Business LoansSmall Business Loans

The Most Common Small Business Loan Terms You Need to Know

If you’re just starting your own business, you may not be familiar with some of the terms used in day-to-day accounting, financing and other necessary back-end operations that keep your business running smoothly. Here are some of the most common terms you may come across, and what you need to know about each.

1. Debt service coverage ratio

Debt service coverage ratio (DSCR) is a way of measuring a company’s available cash flow to pay current debt obligations. The DSCR formula looks like this:

net operating income / total debt = DSCR

Lenders will look at the borrower’s DSCR to determine the likelihood or their ability to repay a loan. It tells lenders if there’s enough available cash flow to cover the new debt payments. Not all lenders use the same exact formula, but most of them use EBITDA (earnings before interest, taxes, depreciation and amortization) to determine net operating income, or a company’s revenue minus its operating expenses, not including taxes and interest payments. You’ll want to aim for a DSCR of 1.2 or better. Here’s an example of what the process might look like:

Step 1: Determine company EBITDA

Annual net income ($120,000) + taxes ($20,000), interest payments ($10,000), amortization ($5,000) and depreciation ($2,000) = EBITDA ($157,000)

Step 2: Determine debt payments

Annual debt payment on business loan (with interest) = $50,000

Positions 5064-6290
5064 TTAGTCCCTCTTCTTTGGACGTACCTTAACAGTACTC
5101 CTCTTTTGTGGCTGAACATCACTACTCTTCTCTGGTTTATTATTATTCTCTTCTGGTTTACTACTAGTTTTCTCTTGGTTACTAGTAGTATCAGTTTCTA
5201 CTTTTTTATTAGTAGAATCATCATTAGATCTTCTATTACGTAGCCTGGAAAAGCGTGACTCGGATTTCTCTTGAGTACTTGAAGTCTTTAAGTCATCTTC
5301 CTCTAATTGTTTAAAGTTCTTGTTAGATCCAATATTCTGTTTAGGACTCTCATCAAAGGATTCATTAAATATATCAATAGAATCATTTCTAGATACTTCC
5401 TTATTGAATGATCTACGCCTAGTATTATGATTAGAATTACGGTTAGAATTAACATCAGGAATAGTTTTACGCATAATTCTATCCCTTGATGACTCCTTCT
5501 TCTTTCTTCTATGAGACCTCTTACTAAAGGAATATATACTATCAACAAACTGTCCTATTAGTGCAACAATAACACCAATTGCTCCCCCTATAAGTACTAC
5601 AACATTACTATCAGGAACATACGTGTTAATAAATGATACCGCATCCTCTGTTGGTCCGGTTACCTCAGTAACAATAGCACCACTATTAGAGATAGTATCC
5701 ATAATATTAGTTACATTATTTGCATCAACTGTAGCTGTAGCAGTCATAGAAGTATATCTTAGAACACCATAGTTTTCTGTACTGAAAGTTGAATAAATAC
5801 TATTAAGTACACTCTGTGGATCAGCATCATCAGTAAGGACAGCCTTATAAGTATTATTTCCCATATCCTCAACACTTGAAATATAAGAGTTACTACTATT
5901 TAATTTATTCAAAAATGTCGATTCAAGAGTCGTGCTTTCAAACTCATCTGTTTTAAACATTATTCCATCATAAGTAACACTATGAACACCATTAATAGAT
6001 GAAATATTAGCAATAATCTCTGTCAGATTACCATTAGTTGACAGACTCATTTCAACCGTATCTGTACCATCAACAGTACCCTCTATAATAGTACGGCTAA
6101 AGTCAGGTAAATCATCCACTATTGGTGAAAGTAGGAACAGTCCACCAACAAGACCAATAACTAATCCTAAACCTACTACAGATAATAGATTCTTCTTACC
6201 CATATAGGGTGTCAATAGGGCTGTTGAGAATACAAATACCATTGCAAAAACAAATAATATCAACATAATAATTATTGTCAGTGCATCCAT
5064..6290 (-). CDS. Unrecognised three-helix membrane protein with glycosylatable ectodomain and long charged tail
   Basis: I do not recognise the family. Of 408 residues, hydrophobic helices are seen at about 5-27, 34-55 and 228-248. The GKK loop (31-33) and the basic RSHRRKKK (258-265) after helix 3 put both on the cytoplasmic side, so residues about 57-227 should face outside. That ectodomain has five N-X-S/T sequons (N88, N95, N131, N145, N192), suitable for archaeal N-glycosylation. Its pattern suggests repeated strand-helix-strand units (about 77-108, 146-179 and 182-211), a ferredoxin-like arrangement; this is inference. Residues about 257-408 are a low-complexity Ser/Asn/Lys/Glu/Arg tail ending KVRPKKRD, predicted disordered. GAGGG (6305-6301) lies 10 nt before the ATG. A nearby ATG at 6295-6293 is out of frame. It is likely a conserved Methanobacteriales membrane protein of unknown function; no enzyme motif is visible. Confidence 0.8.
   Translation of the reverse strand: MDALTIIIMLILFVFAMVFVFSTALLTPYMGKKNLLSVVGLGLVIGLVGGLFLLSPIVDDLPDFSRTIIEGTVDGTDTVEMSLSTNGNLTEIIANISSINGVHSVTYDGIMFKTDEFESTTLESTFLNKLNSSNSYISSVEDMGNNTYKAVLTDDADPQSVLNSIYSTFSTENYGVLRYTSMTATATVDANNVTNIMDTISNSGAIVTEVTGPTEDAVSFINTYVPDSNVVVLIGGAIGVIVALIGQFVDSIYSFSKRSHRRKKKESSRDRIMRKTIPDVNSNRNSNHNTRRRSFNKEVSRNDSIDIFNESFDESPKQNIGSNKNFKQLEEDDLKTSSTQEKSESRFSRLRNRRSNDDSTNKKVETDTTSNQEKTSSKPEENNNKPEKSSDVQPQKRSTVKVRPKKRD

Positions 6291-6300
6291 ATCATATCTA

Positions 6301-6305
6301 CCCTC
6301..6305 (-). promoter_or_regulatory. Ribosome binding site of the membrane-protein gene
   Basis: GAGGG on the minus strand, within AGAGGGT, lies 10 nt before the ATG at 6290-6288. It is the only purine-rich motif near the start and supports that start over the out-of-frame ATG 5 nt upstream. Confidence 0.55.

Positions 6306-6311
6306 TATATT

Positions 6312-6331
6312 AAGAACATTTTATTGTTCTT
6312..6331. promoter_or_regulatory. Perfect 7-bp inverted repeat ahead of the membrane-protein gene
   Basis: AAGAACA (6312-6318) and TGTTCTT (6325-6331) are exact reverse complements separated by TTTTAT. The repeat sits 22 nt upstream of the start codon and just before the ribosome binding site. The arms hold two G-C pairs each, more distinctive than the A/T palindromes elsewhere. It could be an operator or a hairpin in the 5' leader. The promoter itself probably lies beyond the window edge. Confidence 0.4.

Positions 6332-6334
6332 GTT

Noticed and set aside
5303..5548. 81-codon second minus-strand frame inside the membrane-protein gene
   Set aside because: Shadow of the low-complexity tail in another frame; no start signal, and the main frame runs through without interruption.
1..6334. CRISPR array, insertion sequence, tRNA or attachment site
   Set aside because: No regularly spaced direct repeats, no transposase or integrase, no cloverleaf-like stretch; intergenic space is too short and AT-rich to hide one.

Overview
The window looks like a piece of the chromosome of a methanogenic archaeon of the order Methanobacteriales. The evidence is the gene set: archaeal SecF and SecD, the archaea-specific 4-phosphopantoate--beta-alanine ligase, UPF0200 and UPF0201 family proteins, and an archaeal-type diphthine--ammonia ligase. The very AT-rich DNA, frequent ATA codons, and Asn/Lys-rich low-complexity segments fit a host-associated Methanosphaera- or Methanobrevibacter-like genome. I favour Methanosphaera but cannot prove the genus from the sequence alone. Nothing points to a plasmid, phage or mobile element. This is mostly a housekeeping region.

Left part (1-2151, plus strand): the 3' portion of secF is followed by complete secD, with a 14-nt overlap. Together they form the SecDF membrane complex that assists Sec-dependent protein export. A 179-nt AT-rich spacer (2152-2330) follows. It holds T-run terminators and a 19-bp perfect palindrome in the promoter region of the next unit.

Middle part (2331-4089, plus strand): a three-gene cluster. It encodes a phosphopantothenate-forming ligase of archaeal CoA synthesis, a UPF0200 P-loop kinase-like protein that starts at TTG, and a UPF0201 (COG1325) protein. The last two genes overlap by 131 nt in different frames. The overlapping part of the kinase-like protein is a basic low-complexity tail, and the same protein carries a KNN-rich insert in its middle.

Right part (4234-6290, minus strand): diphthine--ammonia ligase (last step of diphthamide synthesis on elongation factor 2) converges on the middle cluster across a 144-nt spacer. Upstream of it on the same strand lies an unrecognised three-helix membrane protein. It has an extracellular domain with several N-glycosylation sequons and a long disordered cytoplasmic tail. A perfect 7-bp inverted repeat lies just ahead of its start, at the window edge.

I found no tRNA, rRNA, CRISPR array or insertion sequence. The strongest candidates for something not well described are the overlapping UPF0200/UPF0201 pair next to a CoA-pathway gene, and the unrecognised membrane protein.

Step 3: Divide operating income by annual debt payments

$157,000 / $50,000 = 3.14

2. Factor rate

The factor rate, also known as a buy rate, is specific to business lending and is often associated with high-risk loan products, like a merchant cash advance (MCA) or short-term business loan. Factor rates aren’t percentages and are determined by a decimal figure that usually falls between 1.1 and 1.5. The factor rate a lender charges depends on the industry, time in business, business sales and growth, average monthly credit card sales and the business’s credit history.

3. Merchant cash advance

You can’t talk about factor rates and not mention MCAs since most people become familiar with the former through the latter. Merchant chase advances aren’t loans; lenders advance borrowers’ funds in exchange for a percentage of their future receivables. In other words, they repay the lender a daily amount based on their sales. The total amount that’s repaid increases and decreases, depending on that company’s sales, which may not be ideal for some businesses.

4. Equipment financing

Equipment financing is a type of funding that lenders extend to businesses looking to acquire assets, usually equipment, for growth or expansion. Lenders can finance up to 100 percent of the new or old equipment and have the option to use the equipment as collateral against the loan.

It typically makes more sense to buy than lease equipment if you need it long-term, will receive significant tax deductions or can use the equipment for many jobs or projects. Commercial vehicles, restaurant appliances and computer hardware and software are a few examples of equipment that can be financed.